Google is adding a new automated closed captions feature to its Google Slides presentation program, one that creates real-time subtitles from the spoken word.
The feature is rolling out globally from today; however, it will be available in U.S. English only at first.
The new feature is broadly designed to help those who are deaf or hard-of-hearing, and the general idea is that those who are presenting to a roomful of people can augment the written words that are already part of their slides with closed captions of their accompanying verbal presentation too.
How it works
Just before you start the presentation, hit the little “CC” (closed captions) button in the navigation box (you can also use the keyboard shortcut “Ctrl-Shift-C” in Windows and Chrome OS or “⌘-Shift-C” on Mac machines). Google Slides will then access your computer’s built-in microphone to hear your voice, and then automatically convert it into text at the bottom of your presentation.
Though the primary target audience with this new feature is those with some form of hearing loss, Google said that it anticipates its use-cases extending far beyond that. For example, an auditorium may be noisy, or a presenter may not be projecting their voice well enough — automated closed captions should go some way toward helping everyone understand what a presenter is saying.
“The fact that the feature was built primarily for accessibility purposes but is also helpful to all users shows the overall value for everyone of incorporating accessible designs and features into products,” the company said in a blog post.
Google already offers a bunch of speech recognition-powered features across its various products. Google Docs, for example, lets you edit and format text using your voice, while voice typing is also available through its mobile keyboard app Gboard. And Android TV users can search for content using natural language voice searches. With the rise of smart virtual assistants, technology giants are fighting to get their voice-activated assistants into as many hands as possible, and in Google’s case its Google Assistant is updated with new intelligence features almost on a weekly basis.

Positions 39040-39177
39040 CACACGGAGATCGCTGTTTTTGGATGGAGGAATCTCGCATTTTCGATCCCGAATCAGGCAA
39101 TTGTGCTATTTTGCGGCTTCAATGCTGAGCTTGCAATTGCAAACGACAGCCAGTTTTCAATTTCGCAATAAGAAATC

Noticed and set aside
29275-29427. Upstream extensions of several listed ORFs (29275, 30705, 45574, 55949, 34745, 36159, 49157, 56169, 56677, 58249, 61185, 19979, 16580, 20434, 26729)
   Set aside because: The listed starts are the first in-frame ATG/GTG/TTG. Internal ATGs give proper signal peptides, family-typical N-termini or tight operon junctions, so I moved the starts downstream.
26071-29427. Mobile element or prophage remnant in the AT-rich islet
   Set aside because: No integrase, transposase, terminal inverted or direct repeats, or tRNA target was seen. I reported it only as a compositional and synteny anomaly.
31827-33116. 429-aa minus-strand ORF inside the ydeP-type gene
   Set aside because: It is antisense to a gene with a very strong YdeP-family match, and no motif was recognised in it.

Making products more accessible is another key trend among technology companies, with around 15 percent of people around the world experiencing some form of disability, according to World Bank data. That works out at around 1 billion people. Last month, for example, Google revealed it’s finally bringing native hearing aid support to Android, an oft-requested feature from the hard-of-hearing community.
So mixing speech recognition with accessibility considerations feels like an obvious step for Google, given its recent and current areas of focus.
It’s also worth noting here that nobody enjoys transcribing, which is why we’ve seen a ton of auto-transcription services roll out lately. Startup AISense recently updated its voice recording app with a a new feature for automatically transcribing live events, while Zoom also now uses AI to automatically transcribe videoconferences. Microsoft is also investing heavily in speech-to-text services to improve its own suite of cloud-based tools.
The new Google Slides feature is available only through desktop or laptop computers for now, and plans are afoot to expand this into more languages in the future.